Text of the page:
If you haven't yet, set aside about 20 minutes and watch his fantastic acceptance speech.
Like he said, it will be an uphill battle. It's a lot harder to build things up than tear them down and our economy, civil rights, and world standing need more than a little clean-up.
In other positive developments:
California (my home and current state) passed propositions to build high-speed rail lines between northern and southern parts of the state (the number everyone quotes is 2 hours and 40 minutes between San Francisco and LA, though the due date is the year 2030) and another to raise minimum standards for the treatment of farm animals.
The state of Washington approved a proposition allowing doctor-assisted suicide for terminal patients with approval from 3 doctors, allowing them the dignity to escape a painful end of their life; Michigan approved a proposition to allow stem-cell research.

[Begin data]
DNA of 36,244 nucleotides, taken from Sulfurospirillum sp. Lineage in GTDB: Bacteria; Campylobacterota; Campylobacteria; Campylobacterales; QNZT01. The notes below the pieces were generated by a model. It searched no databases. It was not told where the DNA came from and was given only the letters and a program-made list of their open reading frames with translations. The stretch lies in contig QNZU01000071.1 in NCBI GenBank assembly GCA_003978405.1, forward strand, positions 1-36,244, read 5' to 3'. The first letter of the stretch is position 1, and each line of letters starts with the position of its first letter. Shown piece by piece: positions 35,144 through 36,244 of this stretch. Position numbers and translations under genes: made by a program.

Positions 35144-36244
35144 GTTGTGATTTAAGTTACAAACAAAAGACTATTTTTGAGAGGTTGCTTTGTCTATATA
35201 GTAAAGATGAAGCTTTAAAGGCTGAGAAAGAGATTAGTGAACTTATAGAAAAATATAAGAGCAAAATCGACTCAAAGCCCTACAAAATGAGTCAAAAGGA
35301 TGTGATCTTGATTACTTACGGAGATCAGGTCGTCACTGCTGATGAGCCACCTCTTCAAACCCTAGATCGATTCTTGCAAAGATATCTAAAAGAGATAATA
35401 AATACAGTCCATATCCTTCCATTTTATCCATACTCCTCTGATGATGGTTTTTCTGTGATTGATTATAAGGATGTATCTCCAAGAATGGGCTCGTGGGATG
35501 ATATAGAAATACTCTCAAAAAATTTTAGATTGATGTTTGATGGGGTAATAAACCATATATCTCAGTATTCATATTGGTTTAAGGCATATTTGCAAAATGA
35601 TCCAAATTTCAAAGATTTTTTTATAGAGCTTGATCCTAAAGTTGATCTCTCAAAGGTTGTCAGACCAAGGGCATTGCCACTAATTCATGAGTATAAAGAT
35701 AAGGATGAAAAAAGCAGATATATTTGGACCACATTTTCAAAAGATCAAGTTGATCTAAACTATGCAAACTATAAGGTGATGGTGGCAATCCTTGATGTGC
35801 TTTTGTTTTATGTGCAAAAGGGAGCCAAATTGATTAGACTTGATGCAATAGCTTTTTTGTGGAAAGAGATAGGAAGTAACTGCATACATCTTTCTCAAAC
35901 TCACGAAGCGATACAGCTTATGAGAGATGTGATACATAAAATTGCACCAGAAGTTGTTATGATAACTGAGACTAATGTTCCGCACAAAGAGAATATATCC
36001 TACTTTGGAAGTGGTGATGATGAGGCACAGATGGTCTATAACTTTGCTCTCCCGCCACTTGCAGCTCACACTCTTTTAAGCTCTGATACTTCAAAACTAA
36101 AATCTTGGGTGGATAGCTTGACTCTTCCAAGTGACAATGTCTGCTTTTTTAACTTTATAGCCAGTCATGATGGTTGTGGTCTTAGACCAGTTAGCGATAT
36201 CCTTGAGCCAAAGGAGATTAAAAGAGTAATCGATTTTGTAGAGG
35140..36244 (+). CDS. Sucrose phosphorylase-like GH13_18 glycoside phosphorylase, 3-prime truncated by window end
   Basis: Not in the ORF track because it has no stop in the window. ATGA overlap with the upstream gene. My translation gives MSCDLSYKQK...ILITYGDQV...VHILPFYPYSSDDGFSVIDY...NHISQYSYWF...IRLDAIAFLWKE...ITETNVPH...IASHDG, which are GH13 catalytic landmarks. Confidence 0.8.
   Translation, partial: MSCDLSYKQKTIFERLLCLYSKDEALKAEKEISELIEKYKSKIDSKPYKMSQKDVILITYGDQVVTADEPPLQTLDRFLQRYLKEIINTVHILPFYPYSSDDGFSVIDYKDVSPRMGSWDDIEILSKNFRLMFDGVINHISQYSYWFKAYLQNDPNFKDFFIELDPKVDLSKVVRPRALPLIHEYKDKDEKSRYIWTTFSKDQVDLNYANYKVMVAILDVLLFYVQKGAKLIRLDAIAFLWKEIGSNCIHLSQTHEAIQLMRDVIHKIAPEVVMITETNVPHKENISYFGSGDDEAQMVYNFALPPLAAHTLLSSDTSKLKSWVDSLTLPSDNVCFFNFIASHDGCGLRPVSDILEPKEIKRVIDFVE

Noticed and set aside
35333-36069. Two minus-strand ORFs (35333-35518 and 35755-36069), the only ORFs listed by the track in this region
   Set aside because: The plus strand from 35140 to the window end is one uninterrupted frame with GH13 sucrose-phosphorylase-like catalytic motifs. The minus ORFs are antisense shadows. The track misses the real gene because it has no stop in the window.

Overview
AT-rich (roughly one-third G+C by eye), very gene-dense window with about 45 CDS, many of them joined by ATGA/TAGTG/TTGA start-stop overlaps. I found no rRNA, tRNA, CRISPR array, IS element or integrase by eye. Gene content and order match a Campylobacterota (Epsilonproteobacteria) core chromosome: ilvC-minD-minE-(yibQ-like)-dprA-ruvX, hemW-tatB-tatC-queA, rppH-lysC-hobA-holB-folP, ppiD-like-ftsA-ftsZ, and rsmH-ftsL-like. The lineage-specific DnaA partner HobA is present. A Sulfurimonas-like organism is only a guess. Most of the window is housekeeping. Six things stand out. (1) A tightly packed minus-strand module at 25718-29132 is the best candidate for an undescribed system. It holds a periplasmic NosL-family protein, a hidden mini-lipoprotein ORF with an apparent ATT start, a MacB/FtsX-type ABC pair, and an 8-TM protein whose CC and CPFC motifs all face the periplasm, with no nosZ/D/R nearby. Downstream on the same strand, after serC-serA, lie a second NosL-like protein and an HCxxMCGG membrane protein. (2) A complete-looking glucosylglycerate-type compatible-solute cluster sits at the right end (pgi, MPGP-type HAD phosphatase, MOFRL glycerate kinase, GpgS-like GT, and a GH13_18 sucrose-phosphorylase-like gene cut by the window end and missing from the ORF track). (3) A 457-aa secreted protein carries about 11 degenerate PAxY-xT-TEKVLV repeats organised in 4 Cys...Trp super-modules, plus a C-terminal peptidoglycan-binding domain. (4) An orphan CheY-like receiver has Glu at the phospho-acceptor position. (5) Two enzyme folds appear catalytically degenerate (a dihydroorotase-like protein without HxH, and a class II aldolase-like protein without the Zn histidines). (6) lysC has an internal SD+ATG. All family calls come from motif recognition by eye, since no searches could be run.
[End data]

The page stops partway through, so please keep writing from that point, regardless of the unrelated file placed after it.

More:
And California, Colorado, and South Dakota upheld women's rights to abortion.
Ironically and sadly, at the same time we made history by electing our first African-American president, Arizona, California, and Florida banned gay marriage (and Arkansas banned adoption of children by non-married couples, designed by the promoters to prevent adoption by gay couples).
I still don't see what's so hard to understand about equal rights. There's no difference between banning inter-racial marriage and gay marriage; in both cases, a privileged majority spent time and effort to make life less enjoyable for a minority causing absolutely no threat to their own happiness (they'll also both be legal, in time). It's the ultimate in selfishness and moral depravity championed mostly by the religious right (who have the gall to claim they're the models of ethical achievement).
On the other hand, with the exception of Florida's, these propositions just barely passed. So if equality hasn't won yet, it's getting much closer. And with any luck, the new Executive and Legislative branches of our government can help grease the rails for future progress.
Update: used a better link to the speech.